Sunday, April 22, 2001

Castle & Cooke
to add homes

A tightening Oahu home market
spurs plan for 500 more homes
in Mililani and Royal Kunia

By Tim Ruel

Encouraged by falling interest rates, Castle & Cooke Inc. plans to build and sell as many as 500 new homes in Mililani and Royal Kunia this year, up 11 percent from 450 homes last year.

Castle & Cooke The privately held company plans to spend as much as $110 million on construction in West Oahu, compared with about $100 million last year, according to Harry Saunders III, who was recently promoted to president of Hawaii operations for Castle & Cooke.

The company's sales in Mililani and Royal Kunia have steadily increased from 400 units in 1997 to 450 units last year. Castle & Cooke typically tries to sell as many units as it builds.

Sales are normally slow in the first quarter, but not this year. Recent interest rate cuts have rewarded the company's confidence in the market for new homes, Saunders said.

Beginning Jan. 3, the Federal Reserve has cut rates four times, encouraging home buyers with cheaper loans.

"Every time the Fed would cut the interest rates, people would go out and buy houses," Saunders said.

Harry Saunders III, recently promoted to president of
Hawaii operations for Castle & Cooke, said the
company plans to build as many as 500 new
homes in Mililani and Kunia this year.

Castle & Cooke has already logged 130 new orders for homes in the first quarter of this year, a 30 percent increase from 100 orders in the same period last year.

The company's move to build more homes drew a nod from a competing West Oahu home builder.

"I bet you they can do 500, especially if interest rates stay low," said Vicki Gaynor, assistant vice president of Haseko Homes Inc.

Haseko seen its first-quarter sales of new homes in Ewa jump 32 percent, to 58 units from 44 last year, she said.

"This has a much better feel than last year did," Gaynor said.

Haseko plans to sell off the last 200 units of the first phase of its master-planned Ocean Pointe community by the end of this year. The development comprises 650 town houses and single-family homes built on 90 acres in Ewa. Haseko broke ground on the project in 1997. Prices range from $187,990 for a two-bedroom townhouse to $300,000 for a four-bedroom single-family home.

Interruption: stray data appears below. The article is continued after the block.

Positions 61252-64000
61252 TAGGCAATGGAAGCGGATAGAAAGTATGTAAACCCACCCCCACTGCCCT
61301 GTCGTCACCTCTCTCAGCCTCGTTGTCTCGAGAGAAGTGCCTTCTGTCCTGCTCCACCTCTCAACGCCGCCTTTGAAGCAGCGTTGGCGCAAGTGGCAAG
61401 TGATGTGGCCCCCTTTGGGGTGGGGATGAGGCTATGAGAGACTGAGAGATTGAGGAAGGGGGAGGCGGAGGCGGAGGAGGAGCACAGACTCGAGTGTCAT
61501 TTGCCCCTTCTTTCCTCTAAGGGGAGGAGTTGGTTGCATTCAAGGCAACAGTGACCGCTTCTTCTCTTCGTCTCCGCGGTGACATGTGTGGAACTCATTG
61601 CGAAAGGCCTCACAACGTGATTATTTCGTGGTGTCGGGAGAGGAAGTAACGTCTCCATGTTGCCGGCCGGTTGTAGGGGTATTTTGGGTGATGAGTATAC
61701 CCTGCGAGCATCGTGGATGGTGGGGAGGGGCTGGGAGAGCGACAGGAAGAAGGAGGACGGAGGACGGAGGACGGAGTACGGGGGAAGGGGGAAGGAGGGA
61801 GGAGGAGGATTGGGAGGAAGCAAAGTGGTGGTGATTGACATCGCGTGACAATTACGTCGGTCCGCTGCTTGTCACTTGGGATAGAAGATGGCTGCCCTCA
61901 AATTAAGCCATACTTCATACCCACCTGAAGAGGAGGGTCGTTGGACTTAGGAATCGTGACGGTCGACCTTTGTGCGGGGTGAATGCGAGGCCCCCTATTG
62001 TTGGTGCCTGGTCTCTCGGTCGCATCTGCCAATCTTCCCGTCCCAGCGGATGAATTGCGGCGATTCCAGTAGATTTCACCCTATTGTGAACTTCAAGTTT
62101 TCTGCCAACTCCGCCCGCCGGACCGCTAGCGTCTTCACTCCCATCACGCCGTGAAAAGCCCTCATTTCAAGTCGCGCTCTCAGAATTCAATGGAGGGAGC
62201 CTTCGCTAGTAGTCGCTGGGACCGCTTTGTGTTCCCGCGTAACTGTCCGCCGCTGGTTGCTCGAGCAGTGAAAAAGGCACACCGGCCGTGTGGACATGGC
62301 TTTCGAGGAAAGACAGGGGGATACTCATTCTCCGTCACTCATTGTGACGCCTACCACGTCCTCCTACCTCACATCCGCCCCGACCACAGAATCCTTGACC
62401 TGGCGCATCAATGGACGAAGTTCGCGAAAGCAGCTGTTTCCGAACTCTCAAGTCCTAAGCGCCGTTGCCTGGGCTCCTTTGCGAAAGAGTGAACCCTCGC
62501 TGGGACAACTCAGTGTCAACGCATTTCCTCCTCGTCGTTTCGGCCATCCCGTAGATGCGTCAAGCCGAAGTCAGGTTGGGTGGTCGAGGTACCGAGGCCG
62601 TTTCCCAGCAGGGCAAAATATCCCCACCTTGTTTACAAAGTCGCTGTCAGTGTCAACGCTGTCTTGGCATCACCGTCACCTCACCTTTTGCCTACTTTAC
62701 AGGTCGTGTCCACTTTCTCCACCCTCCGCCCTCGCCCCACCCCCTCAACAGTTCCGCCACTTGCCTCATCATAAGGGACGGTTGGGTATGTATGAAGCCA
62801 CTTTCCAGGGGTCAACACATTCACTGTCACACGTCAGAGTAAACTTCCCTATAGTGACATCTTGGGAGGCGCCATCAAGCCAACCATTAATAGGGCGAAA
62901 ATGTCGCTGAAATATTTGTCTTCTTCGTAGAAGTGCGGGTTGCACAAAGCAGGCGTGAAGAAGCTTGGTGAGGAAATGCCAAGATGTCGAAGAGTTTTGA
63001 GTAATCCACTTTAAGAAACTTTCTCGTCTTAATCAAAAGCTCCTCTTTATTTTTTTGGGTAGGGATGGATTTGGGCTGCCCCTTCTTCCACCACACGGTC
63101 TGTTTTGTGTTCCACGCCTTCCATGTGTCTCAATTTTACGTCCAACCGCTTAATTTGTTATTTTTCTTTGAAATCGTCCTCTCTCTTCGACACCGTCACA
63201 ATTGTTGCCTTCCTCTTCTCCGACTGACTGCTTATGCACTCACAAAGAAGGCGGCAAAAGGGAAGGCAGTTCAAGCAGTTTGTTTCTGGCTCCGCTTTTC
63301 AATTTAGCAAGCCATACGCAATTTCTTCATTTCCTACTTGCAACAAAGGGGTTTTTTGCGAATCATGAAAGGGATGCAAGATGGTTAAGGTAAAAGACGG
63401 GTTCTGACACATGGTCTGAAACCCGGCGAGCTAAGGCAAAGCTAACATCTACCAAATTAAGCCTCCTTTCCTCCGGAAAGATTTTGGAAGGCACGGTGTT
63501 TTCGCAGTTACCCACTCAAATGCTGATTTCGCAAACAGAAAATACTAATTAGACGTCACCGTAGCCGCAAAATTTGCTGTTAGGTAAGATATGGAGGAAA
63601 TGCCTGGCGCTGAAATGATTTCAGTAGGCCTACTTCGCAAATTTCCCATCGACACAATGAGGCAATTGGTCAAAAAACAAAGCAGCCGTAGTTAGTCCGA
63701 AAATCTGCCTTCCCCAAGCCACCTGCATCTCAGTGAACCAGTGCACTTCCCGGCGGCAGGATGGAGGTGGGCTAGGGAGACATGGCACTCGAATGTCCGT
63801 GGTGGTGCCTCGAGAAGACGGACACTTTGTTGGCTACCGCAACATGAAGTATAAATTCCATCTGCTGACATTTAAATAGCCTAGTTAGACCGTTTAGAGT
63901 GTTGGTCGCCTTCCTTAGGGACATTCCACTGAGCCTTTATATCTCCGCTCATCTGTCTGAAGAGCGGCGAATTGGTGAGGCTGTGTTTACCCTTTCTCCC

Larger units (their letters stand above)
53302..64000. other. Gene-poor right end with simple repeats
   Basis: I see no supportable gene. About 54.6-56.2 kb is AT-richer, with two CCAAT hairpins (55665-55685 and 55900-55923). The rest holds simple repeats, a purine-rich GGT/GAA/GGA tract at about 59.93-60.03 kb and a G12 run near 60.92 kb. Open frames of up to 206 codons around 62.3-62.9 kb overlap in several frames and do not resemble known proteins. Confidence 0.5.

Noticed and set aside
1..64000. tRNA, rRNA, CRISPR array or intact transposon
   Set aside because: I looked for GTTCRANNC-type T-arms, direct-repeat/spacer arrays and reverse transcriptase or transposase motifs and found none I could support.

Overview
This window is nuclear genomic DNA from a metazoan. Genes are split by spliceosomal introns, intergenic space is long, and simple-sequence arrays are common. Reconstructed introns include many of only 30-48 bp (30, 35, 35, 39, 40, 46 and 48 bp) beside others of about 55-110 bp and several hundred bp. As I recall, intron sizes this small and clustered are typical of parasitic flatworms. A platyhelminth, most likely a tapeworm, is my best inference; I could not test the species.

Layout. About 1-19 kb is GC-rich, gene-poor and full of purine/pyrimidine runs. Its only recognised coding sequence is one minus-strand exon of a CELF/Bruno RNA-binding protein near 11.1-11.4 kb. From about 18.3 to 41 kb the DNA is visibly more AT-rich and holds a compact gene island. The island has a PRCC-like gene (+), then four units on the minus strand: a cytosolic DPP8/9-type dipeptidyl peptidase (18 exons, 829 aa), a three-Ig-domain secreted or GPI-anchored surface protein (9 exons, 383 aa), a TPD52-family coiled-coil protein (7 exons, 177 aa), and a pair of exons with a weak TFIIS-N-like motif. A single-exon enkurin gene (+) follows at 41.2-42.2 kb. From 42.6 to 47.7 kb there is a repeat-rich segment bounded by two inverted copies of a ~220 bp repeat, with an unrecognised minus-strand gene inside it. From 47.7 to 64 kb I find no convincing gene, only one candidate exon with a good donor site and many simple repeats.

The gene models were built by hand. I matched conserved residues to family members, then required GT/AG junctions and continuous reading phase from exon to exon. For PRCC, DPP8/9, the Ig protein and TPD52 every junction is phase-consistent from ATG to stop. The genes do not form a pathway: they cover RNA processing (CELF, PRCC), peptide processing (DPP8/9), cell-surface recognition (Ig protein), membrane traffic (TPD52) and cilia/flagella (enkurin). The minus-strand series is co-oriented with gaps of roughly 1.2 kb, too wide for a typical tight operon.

With the first phase of Ocean Pointe nearly wrapped up, Haseko plans to break ground on its second phase -- another 650 units on 84 acres -- in early 2002, said Gaynor.

Beyond the cuts in interest rates, demand is increasing for Leeward Oahu homes because of a tighter real estate market in East Oahu, which started seeing a comeback in demand for more expensive homes beginning in 1997.

Higher prices and fewer options east of Honolulu have given buyers more reason to look for less expensive homes in the West, Saunders said.

Castle & Cooke's prices in Mililani range from $220,000 to $500,000, while Royal Kunia prices are about 7 percent to 10 percent lower, Saunders said.

"People are looking for something new and different," he said.

Another factor in the demand for new Leeward homes is a drop in the number of existing homes up for resale, also known as inventory.

Currently, only 6.7 months of inventory remains in West Oahu, compared with 8 months at the same time last year, according to the Honolulu Board of Realtors.

Home resales on the Leeward side are on a pace 31 percent faster than last year, gobbling up inventory.

But that's not the only reason for the dip. Many people who purchased new homes in the early- to mid-1990s have seen their property values slip and stay there. Those buyers now make monthly payments on mortgages that are higher than what their home is worth.

Rather than lose money by selling, many homeowners have tried to hang on. Others have turned in the keys to their mortgage lender, which drove the statewide number of completed foreclosures up 70 percent last year.

Saunders acknowledged new development can keep prices from rising, but said current demand is strong enough to take on the new units and allow for increases in home values. He expects resale prices to rise a modest 2 percent this year.

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